The first post-All-Star break waiver wire column on the Senior Circuit was a success: the top pitcher on the run-down, Wilton Lopez, is soon to inherit the Astros’ sorry closer role, and Josh Rutledge’s ownership rate is rallying thanks to his near-1.000 OPS in an early taste of the big leagues. What does the next week hold in store?
Paul Maholm | Cubs | SP | 18 percent Yahoo ownership | 13.4 percent ESPN ownership
YTD: 3.88 ERA / 1.24 WHIP / 6.0 K/9
Oliver ROS: 4.41 ERA / 1.38 WHIP / 5.5 K/9
Evidentially, plenty believe in Maholm’s hot streak, but he warrants a recommendation on the off-chance he’s available in your league (he was in my 14-team, highly active Yahoo league). Thanks to a wildly improved strikeout to walk ratio in the month of July, Maholm’s posted most welcome ratio stats (a 1.20 ERA and a 0.97 WHIP). It’s been a consistent upward trend for Maholm in terms of his “controlled rate stats” (homers and walks allowed, strikeouts recorded), and the difference between his sorry June (5.18) and stellar July is luck, which isn’t to say that Maholm is surviving on luck during his recent surge.
His balls in play average is consistent with career norms, and while he’s stranding anyone and everyone who’s put on base, he’s hardly due for a blowup—he’s thriving, in fact, with an all too-high line drive rate (32.1 percent) that’ll regress to the mean sharply and quickly. I’m buying Paul Maholm in deeper mixed leagues (which is a hard shift from my anti-Maholm sentiment in past times) and hoping he stays in a friendly home park while the deadline creeps upon us.
Wilton Lopez | Astros | RP | 5 percent Yahoo ownership | 1.5 percent ESPN ownership
YTD: 2.61 ERA / 1.05 WHIP / 7.1 K/9
Oliver ROS: 3.48 ERA / 1.18 WHIP / 6.6 K/9
This is mostly here as a reiteration, but Lopez warrants a pickup in all leagues. Look, I fell for the same Francisco Cordero trap you did for what feels like the umpteenth time, but it’s not too late to correct our most recent blunder. As of yesterday, Lopez was free for the taking in all of my leagues in which I didn’t already own him,
|Some nasty fastball movement from the oft-mentioned Lopez (MLB.com)|
despite the fact that he should be trotting out for the next save opportunity. And though the harsh reality is that the Astros will probably win only a few dozen more games if lucks treats them kindly, Lopez is a highly capable pitcher in his own right and can likely claim double digit saves from this point forward.
Fair warning: in his 12 high-leverage innings this season, Lopez hasn’t been his typical self—his control has fluctuated and he’s allowed a pair of homers—but anything at the moment is better than Coco, and I’m willing to bet the Astros are ready to give the 29-year-old Lopez a shot to prove his worth.
Edward Mujica | Marlins | RP | 2 percent Yahoo ownership | 0.5 percent ESPN ownership
YTD: 4.29 ERA / 1.15 WHIP / 5.3 K/9
Oliver ROS: 3.58 ERA / 1.11 WHIP / 7.6 K/9
In his two and two-thirds innings since his return from a short DL stint, Mujica’s managed five strikeouts and nothing else. I figure he factors into the Miami closer-by-committee shenanigans sooner rather than later, as he’s a comparable pitcher to Steve Cishek and no one seems to be gaining trust or role sturdiness fromOzzie Guillen anytime soon.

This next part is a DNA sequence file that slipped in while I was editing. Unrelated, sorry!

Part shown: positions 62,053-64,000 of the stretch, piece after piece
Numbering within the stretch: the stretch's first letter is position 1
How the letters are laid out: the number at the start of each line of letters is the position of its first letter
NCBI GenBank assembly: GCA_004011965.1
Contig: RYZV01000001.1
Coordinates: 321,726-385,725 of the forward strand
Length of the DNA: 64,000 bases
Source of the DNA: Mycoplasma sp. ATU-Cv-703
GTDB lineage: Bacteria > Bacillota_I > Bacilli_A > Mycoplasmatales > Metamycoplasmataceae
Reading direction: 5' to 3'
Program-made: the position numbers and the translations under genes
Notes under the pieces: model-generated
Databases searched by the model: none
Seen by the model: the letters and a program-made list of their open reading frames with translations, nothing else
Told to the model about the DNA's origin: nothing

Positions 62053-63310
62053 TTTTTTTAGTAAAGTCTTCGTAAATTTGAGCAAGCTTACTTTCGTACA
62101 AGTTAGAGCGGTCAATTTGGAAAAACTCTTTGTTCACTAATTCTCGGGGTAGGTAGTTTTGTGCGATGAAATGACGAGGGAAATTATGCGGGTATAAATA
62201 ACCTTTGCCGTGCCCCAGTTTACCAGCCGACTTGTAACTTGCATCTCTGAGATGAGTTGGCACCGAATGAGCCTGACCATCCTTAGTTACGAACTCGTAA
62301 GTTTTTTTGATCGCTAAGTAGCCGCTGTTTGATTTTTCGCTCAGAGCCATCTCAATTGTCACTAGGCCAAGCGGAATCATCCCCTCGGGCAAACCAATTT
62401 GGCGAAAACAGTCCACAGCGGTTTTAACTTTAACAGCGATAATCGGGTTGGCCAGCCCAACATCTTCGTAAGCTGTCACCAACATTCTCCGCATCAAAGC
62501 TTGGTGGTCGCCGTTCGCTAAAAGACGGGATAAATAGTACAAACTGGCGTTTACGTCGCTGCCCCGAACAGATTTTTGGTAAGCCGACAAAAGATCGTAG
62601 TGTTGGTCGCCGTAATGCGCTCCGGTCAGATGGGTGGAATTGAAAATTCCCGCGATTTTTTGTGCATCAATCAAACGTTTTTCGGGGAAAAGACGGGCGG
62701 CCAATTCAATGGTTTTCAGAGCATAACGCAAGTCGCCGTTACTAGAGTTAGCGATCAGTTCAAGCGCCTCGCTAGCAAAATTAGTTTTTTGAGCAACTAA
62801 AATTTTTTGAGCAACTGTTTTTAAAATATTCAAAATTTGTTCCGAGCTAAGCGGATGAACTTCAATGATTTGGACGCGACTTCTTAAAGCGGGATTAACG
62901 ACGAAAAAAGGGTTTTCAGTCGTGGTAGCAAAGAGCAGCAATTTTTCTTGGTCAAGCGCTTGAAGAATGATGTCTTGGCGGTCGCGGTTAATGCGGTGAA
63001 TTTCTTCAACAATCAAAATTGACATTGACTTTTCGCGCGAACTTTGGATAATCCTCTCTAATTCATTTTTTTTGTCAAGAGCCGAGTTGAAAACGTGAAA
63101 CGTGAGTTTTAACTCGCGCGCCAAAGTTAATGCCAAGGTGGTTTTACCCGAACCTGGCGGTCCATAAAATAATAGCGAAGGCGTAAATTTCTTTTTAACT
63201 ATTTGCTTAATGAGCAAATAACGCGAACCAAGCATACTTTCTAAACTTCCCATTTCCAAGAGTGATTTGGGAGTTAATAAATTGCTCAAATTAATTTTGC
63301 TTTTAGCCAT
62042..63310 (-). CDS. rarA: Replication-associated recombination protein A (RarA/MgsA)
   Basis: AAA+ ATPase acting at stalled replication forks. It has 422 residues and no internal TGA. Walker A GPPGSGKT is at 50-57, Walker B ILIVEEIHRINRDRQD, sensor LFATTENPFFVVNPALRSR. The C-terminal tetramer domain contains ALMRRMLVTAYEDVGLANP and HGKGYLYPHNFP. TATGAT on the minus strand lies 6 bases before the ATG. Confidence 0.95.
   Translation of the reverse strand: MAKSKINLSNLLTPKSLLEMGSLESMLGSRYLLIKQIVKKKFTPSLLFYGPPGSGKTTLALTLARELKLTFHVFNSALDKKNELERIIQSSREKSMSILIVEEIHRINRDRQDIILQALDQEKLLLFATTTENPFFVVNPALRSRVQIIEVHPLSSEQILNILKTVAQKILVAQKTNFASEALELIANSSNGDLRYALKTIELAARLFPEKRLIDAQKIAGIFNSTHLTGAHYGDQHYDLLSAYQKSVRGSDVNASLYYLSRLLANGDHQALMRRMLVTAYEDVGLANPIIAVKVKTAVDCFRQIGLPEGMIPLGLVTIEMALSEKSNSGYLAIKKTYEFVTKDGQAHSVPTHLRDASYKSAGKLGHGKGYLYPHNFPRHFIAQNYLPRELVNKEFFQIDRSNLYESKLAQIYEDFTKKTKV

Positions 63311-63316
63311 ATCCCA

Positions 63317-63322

Cishek is the alpha male at the moment, but he’s one blown save away from a role dip—with such a leash, why isn’t the likely second-in-command a more popular commodity in the world where saves are such a fascination? He’ll garner a couple, and a couple from Mujica counts the same as a couple from Joel Hanrahan. Doesn’t it?
Nate Schierholtz | Giants | OF | 1 percent Yahoo ownership | 0.5 percent ESPN ownership
YTD: .248 / .317 / .429
Oliver ROS: .267 / .323 / .419
Nate Schierholtz is a perfect fit for fourth outfielder duties on an offensively deficient contender. That’s exactly what Nate Schierholtz currently is. And Nate Schierholtz, a relatively speedy lefty with rare displays of power, is pretty good at his job, mundane as it is. Still, Nate Schierholtz requested a trade from a playoff-positioned Giants team where he won, just days ago, it seems, a World Series—he wants to play every day, and doesn’t seem to care if it’s for a contender or not. The Giants are prepared to answer his call and are flaunting him in the days leading up to the trade deadline; chances are, he ends up in a situation sunnier from the fantasy side of things. He’ll, more likely than not, garner playing time against all righties (against whom he owns a .877 OPS this season) and his power will blossom outside of the cavernous AT&T Park. He’s worth a speculative add.
Carlos Gomez | Brewers | OF | 5 percent Yahoo ownership | 4.7 percent ESPN ownership
YTD: .241 / .296 / .439
Oliver ROS: .237 / .288 / .375
Gomez’s main calling card—his generally lauded defense—won’t help those outside of UZR leagues. But his speed certainly will, and so long as Tony Plush keeps being Nyjer Morgan, Gomez should have a clear path to playing time.
In July, the difference between part one and two of Milwaukee’s center field platoon of sorts is startling: Gomez owns a .329/.371/.512 slash while Morgan is sub-replacement level with only six hits to his name. The former’s game-changing speed isn’t hurting, either, as he’s an excellent nine-for-ten in stolen base opportunities in the current calendar month. He’s certainly employable so long as he’s healthy and getting burn. He can restore what you lost in Dee Gordon, albeit at a different position. Who knows—maybe someone dropped Starling Marte (a highly recommended pickup who’s far gone, probably) for him. Crazier things have happened.